Sure, they can design computer hardware or launch a startup company, but do they know the number of U.S. Supreme Court justices?
New Times put Arizona State University students to the test last week to find out if they'd have trouble passing a civics test that's soon to be a high-school graduation requirement.
See how they did in our video below:
As you might guess, our three-minute video only represents the range of answers we got. We tried to keep it brief and interesting. (All right, we edited the hell out of this because ASU students are pretty dang knowledgeable and we had to leave room for the livelier wrong answers.)
In all, we interviewed 19 people, giving them a sampling of six or seven questions from the U.S. Citizenship and Immigration Services naturalization test. As many of them had heard, Arizona's new governor, Doug Ducey, this month signed into law the new requirement for high schoolers starting in the 2016-2017 school year. The students would have to nail 60 out of 100 U.S. government and history questions in order to graduate, meaning if ASU students got just two of five of our question wrong, they might not have been in college in this state.
Arizona is the first to pass such a law, but due to an Arizona-based project, other states are now lining up to force students to memorize basic factoids about their own country. The Joe Foss Institute in Scottsdale, named after fighter-pilot ace and former South Dakota governor who retired in Arizona, has a goal to make the test a requirement in all 50 states. The group is bringing Jay Leno to town as entertainment for its April 19 banquet, we see from its website -- a most appropriate choice considering Leno's "Jaywalking" segments (along with national surveys of students showing a lack of basic knowledge) probably helped inspire the civics requirement.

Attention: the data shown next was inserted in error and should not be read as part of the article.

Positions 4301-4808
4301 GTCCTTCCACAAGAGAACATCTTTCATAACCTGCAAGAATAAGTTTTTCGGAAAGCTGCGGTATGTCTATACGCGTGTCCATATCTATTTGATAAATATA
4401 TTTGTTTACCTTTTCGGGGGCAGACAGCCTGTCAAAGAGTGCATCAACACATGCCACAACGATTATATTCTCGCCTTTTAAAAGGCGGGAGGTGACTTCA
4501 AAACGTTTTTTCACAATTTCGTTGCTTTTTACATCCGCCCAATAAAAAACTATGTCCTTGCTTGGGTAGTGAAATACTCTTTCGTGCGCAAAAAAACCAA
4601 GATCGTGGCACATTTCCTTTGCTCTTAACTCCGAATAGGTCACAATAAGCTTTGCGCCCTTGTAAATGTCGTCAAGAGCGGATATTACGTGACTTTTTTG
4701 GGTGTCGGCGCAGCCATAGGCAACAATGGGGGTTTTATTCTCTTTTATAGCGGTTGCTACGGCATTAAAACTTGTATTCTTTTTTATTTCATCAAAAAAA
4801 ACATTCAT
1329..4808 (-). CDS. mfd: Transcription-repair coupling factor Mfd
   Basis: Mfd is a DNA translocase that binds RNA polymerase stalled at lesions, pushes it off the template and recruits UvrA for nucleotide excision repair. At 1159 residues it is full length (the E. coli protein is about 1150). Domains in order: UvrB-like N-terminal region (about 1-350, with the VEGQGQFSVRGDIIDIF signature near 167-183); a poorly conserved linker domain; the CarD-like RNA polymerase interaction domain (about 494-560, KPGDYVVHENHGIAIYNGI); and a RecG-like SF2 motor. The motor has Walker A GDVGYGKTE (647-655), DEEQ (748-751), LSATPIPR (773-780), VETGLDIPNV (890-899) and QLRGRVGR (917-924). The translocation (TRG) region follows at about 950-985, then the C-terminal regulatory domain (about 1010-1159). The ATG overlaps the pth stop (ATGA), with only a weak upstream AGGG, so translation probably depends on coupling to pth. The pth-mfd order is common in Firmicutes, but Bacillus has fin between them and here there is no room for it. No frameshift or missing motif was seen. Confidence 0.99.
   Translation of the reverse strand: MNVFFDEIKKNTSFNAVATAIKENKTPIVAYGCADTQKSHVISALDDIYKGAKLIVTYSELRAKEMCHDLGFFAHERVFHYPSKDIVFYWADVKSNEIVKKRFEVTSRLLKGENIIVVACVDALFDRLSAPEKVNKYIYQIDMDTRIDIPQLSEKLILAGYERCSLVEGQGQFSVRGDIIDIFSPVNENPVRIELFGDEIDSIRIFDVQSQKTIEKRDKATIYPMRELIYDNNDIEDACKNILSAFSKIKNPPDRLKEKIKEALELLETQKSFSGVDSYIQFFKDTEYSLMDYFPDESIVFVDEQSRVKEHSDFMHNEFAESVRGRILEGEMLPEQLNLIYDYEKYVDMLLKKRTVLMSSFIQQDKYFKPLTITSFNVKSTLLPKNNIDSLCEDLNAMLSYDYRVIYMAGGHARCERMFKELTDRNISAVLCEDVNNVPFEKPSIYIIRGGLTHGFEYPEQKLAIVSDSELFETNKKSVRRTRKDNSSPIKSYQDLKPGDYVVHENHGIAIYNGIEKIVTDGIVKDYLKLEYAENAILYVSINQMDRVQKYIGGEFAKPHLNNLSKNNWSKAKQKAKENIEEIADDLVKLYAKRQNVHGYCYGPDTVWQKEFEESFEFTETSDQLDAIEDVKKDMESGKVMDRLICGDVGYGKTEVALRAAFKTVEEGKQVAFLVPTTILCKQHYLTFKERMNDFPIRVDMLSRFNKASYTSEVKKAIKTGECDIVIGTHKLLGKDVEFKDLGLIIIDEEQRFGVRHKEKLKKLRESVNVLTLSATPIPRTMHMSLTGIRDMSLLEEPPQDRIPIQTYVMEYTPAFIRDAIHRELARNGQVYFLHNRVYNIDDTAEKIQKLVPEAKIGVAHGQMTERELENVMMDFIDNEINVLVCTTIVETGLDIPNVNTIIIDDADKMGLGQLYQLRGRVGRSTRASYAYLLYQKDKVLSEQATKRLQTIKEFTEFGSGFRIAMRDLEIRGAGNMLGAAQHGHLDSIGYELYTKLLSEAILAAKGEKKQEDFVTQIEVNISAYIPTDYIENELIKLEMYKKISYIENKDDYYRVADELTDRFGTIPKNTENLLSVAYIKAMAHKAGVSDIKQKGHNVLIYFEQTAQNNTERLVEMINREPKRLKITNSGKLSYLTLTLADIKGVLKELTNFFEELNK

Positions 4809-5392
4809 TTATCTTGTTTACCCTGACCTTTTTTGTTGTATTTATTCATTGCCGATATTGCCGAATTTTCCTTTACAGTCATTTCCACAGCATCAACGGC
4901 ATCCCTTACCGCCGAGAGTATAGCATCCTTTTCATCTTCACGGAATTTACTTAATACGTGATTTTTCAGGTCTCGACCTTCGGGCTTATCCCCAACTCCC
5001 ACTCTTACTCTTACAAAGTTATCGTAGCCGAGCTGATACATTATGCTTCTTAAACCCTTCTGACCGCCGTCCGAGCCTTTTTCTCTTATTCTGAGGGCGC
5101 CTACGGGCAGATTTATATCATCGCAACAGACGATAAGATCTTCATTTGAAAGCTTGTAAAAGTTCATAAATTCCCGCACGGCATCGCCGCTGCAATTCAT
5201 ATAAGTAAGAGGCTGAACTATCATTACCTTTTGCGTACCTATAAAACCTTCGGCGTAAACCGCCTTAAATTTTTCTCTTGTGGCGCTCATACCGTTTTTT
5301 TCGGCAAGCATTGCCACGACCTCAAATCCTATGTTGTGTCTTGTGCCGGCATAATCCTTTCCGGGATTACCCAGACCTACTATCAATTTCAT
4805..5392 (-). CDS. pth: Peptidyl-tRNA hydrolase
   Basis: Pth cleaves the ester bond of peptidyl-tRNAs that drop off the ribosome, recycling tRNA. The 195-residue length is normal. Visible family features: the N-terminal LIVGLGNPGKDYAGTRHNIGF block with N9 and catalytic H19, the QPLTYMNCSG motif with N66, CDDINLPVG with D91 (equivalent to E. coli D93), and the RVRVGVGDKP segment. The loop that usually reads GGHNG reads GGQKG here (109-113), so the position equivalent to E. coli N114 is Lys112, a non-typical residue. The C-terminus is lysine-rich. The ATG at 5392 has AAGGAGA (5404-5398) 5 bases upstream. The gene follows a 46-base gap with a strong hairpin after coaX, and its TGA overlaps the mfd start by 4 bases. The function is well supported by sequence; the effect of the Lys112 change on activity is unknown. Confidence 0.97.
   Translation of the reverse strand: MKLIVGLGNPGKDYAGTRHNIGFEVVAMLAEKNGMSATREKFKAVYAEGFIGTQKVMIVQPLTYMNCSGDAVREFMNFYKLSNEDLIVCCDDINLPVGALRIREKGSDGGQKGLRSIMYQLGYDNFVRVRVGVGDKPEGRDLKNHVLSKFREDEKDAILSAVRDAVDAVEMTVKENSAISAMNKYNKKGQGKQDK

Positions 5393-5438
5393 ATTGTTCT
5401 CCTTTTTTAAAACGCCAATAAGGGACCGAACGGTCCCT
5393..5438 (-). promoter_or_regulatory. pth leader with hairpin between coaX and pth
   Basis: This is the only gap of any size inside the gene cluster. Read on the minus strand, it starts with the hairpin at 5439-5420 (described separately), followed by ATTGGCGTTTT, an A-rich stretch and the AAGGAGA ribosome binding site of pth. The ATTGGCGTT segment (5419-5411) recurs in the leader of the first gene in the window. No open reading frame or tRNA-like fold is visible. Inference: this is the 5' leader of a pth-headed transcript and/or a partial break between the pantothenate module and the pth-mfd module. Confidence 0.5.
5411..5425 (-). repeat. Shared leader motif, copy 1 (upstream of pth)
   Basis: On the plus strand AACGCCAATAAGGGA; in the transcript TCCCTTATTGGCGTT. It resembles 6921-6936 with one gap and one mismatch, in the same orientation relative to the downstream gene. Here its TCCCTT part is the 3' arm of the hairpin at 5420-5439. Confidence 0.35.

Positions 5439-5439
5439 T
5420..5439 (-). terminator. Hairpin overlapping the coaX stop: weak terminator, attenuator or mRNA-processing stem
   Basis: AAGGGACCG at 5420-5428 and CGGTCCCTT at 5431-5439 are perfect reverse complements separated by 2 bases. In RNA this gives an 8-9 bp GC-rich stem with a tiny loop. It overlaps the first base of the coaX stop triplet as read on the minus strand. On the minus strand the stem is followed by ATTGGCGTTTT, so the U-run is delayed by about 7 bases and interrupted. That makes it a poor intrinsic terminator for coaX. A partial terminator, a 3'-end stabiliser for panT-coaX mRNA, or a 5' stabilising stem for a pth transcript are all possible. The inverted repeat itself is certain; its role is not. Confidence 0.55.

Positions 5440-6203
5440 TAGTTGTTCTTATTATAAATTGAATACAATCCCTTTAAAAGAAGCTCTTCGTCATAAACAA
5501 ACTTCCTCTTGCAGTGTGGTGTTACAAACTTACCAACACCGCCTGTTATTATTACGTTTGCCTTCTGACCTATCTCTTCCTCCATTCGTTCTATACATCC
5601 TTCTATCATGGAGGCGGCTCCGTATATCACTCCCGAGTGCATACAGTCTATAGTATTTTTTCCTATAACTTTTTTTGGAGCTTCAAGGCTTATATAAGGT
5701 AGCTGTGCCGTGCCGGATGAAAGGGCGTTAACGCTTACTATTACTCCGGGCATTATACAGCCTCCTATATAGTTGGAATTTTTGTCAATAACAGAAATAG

We found that our crop of 19 victims would have scored between an A and a C on the test -- most could probably pass the 60-question civics test cold, in other words. Sometimes we heard humorous wrong answers to the questions by people who otherwise scored well. At least three of the ASU students with whom we chatted would likely fail the new state test without a refresher course.
We asked the following questions:
* Who is the current U.S. president?
* Who is the current U.S. vice-president?
* U.S. Senators are elected to serve how many years?
* Congressmen/Congresswomen are elected to serve how many years?
* How many justices are on the U.S. Supreme Court?
* Who was president in World War II?
Occasionally we'd toss a trick question into the mix: Did Benjamin Franklin serve for one or two terms as president?
Only a few students got that one wrong -- you know Franklin served for no terms as president, right?
For the most part, we were forced to admire the general knowledge of the students we randomly pulled away from their busy day. One smart-aleck, Raymie Humbert, a political science undergrad, not only knew there are nine Supreme Court justices, but quickly rattled off their names. Blake Ehlers, studying computer system engineering, knows his Founding Fathers from his motherboards. We couldn't stump psychology major Carlos Hernandez.
On the other hand, the fact that even a few university students don't know who the vice president is, or believe that U.S. Representatives are elected for life, could be considered cause for concern.
If you like this story, consider signing up for our email newsletters.
SHOW ME HOW
You have successfully signed up for your selected newsletter(s) - please keep an eye on your mailbox, we're movin' in!
In any case, we hope our video encourages you to learn more about your government -- like, did you know the Arizona State Legislature has time to pass laws like this, but hasn't yet figured out how to fund a school-spending shortfall of hundreds of millions of dollars?
Got a tip? Send it to: Ray Stern.